3-man midfield and Lovren at the back: Brendan Rodgers needs to correct his strange decisions

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Brendan Rodgers has been praised for his tactical acumen in the past but got it completely wrong against West Ham on Saturday, explains Andrew Ronan.

LIVERPOOL, ENGLAND - Saturday, August 29, 2015: West Ham United's manager Slaven Bilic and Liverpool's manager Brendan Rodgers during the Premier League match at Anfield. (Pic by David Rawcliffe/Propaganda)

After less than half an hour last Saturday at Anfield, Liverpool fans could be forgiven for thinking that the promise shown by Brendan Rodgers and his men during the first three league games this season was some sort of cruel ploy to get the supporters back in the good books following the nightmare that was last season.

So shocking was the manner of the two goals conceded and the lack of a response, Anfield – bar the noisy away corner – sat in the silence it perfected too often last season. The atmosphere inside the ground was as meek as the effort shown by the men in red shirts. And their manager, too. Brendan Rodgers had enough on the bench against West Ham to kick-start a comeback, but his indecision was as influential to the final score as Dejan Lovren’s schoolboy defending.

His decision to give Lovren another chance to prove himself worthy of his price tag has backfired spectacularly. Lovren’s Bambi on Ice impression for the second goal was met with groans from the Kop, but not many can say they didn’t expect a mistake like that from the Croatian defender sooner rather than later. When Mark Noble passed the ball into the bottom corner for two-nil, it confirmed what everyone inside Anfield already knew – Lovren always has a mistake in him.

LIVERPOOL, ENGLAND - Saturday, August 29, 2015: Liverpool's Dejan Lovren looks dejected after his mistake led to West Ham United's second goal during the Premier League match at Anfield. (Pic by David Rawcliffe/Propaganda)

Rodgers has to know this, too. Mamadou Sakho is no Paolo Maldini but it’s hard to imagine that he would have gotten into the same mess that Lovren found himself in for the second goal. Surely Rodgers knows that Sakho isn’t as error prone as Lovren? Only Rodgers knows, though, why Lovren is being picked ahead of Sakho. All we can do is speculate. With the Croatian at the heart of defence, though, it will surely only give encouragement to the opposition.

As will the way Slaven Bilic set his team up for the visit to Anfield. Yes, they more or less parked the bus, but West Ham proved that the lack of fight that was too often Liverpool’s Achilles heel last season is still there. There has been a lot of talk that this version of Liverpool has the strength and character which was missing last season.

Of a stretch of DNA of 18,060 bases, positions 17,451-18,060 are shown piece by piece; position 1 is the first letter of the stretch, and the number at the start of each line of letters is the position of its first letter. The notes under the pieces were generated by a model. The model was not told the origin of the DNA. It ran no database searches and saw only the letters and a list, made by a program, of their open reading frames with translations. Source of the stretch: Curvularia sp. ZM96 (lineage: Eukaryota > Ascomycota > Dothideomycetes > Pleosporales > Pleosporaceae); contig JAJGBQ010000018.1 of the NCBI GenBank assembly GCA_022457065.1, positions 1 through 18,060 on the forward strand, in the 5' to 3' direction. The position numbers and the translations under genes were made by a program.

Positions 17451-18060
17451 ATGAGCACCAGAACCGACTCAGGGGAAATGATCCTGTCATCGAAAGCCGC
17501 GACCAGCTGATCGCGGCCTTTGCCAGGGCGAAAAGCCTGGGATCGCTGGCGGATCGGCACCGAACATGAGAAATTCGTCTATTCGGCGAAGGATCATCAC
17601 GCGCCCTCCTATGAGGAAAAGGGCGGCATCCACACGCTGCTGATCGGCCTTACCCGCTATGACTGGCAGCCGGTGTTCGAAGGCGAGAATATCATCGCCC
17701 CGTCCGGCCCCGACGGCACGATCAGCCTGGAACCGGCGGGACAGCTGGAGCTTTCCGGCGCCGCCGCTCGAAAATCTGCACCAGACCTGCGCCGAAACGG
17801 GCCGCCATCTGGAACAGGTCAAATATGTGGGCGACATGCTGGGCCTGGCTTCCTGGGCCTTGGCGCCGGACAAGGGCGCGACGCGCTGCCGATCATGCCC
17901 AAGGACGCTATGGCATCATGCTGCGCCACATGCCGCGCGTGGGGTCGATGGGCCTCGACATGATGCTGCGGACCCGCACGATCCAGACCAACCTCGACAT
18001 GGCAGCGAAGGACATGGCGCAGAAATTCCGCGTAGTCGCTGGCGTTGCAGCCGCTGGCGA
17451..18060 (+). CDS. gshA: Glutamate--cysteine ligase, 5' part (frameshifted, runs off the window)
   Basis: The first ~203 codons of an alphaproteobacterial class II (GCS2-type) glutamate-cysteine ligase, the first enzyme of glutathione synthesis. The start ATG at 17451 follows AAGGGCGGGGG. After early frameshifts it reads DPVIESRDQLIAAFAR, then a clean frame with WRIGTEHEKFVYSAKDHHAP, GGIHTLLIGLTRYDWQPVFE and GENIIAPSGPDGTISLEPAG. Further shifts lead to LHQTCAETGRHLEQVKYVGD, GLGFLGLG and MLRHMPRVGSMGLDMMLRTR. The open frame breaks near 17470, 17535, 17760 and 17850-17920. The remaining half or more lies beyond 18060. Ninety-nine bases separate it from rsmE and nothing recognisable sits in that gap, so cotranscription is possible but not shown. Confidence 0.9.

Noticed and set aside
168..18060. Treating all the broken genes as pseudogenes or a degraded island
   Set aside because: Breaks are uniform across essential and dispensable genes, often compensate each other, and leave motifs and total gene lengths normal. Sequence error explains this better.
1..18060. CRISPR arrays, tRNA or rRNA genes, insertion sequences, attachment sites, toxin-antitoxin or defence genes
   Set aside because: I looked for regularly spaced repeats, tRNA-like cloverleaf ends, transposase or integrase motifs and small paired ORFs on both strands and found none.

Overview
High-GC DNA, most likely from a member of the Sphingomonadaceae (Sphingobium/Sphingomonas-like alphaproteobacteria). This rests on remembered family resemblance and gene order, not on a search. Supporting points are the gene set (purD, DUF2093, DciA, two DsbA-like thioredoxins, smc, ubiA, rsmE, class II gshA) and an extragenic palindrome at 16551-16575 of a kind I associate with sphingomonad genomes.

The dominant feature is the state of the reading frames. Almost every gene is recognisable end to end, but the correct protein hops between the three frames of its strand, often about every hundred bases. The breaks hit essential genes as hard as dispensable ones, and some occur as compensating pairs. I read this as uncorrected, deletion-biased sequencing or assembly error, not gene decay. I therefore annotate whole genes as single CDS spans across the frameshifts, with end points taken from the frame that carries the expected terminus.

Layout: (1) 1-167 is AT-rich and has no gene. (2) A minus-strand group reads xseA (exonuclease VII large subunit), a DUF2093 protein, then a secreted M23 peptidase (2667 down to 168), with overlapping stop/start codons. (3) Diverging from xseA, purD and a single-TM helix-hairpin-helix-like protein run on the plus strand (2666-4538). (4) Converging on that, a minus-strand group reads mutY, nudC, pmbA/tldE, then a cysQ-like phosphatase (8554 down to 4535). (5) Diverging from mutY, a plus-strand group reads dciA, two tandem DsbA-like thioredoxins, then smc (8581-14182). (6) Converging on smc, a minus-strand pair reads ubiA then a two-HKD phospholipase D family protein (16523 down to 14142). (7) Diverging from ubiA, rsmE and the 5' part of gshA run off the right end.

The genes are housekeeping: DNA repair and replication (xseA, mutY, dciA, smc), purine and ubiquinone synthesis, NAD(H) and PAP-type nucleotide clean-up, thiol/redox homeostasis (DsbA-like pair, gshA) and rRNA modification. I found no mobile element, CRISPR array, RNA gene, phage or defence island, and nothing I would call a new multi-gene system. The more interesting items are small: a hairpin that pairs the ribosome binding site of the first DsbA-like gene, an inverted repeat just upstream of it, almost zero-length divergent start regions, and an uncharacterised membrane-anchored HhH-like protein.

The three clean sheets and performance at Arsenal proved it, apparently. Yet it was nowhere to be seen when West Ham led by two goals. Too many players played safe and were afraid to take risks in West Ham’s half. The most worrying aspect, though, had to be the reaction from Rodgers.

Emre Can was deservedly substituted, but for Alberto Moreno? Surely Jordon Ibe should have come on for Can? And why did Rodgers wait so long to introduce Danny Ings? It was clear that Benteke was struggling on his own against the West Ham back four, and he needed someone alongside him who could stretch their defence. Why didn’t Ings start the game alongside Benteke?

LIVERPOOL, ENGLAND - Saturday, August 29, 2015: Liverpool's Danny Ings in action against West Ham United during the Premier League match at Anfield. (Pic by David Rawcliffe/Propaganda)

Rodgers’ decision to play Lucas, Milner and Can was fine against Arsenal and it worked. However, starting the three of them at home to an average team meaning that he couldn’t play an extra striker is baffling.

The side Rodgers put out against Arsenal was always going to lean towards stifling Arsenal’s attacking threat, but in starting the same team against West Ham, Rodgers stifled Liverpool’s attacking threat and played into West Ham’s hands. Benteke was isolated, and Liverpool effectively had five midfielders on the pitch. This suited West Ham perfectly as they were always going to fancy themselves in a physical midfield battle.

LIVERPOOL, ENGLAND - Saturday, August 29, 2015: Liverpool's James Milner looks dejected during the 3-0 Premier League defeat to West Ham United at Anfield. (Pic by David Rawcliffe/Propaganda)

Rodgers has been praised in the past for his tactical acumen during games and his use of subs, but it wasn’t evident last Saturday. He’s going to need it this season as most teams will look to come to Anfield and set-up the way West Ham did.

The Liverpool boss has a lot of thinking to do between now and the visit to Old Trafford. What does he do with Lovren? And can he pick a team that echo’s the performance against Arsenal, yet is set-up to deal with going a goal down?

It may be early days but Rodgers needs to start getting some basic decisions right. If he can’t, and Liverpool return from Old Trafford empty handed, the pressure on him will begin to build again.

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